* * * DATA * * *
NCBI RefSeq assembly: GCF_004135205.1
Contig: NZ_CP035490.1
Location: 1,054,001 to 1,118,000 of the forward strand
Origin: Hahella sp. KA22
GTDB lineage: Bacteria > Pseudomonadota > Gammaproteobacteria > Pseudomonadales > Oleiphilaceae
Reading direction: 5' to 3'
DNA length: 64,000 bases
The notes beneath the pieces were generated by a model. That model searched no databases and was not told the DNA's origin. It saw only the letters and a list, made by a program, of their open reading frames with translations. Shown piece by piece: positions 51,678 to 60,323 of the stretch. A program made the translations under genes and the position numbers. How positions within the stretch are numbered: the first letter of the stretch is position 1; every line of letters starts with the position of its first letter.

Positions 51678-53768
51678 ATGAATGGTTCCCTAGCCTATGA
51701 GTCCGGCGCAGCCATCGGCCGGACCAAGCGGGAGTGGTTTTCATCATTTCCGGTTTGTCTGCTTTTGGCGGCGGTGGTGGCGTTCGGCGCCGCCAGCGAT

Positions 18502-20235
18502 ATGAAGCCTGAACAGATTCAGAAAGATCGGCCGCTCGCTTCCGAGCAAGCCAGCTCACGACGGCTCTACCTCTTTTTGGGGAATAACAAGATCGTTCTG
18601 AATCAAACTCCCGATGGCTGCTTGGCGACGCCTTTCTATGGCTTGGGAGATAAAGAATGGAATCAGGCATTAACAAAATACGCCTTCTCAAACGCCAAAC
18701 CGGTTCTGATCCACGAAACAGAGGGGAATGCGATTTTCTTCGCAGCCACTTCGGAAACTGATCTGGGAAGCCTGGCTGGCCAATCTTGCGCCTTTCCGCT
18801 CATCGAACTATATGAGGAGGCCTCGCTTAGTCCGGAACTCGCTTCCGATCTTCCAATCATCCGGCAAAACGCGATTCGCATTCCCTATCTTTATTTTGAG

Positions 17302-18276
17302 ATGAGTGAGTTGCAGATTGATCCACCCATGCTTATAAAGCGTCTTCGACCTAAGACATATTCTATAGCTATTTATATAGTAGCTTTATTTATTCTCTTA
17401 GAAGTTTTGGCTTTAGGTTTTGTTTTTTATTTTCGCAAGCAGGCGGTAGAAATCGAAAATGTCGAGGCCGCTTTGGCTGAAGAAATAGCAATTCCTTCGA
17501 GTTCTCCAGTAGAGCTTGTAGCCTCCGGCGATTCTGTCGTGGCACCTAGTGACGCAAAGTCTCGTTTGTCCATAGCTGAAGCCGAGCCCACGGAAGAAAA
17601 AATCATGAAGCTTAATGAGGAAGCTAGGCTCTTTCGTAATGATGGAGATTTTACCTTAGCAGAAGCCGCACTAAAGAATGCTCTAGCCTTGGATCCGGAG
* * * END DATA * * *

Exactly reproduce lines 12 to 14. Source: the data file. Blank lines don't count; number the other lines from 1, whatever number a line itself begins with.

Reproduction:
Positions 18502-20235
18502 ATGAAGCCTGAACAGATTCAGAAAGATCGGCCGCTCGCTTCCGAGCAAGCCAGCTCACGACGGCTCTACCTCTTTTTGGGGAATAACAAGATCGTTCTG
18601 AATCAAACTCCCGATGGCTGCTTGGCGACGCCTTTCTATGGCTTGGGAGATAAAGAATGGAATCAGGCATTAACAAAATACGCCTTCTCAAACGCCAAAC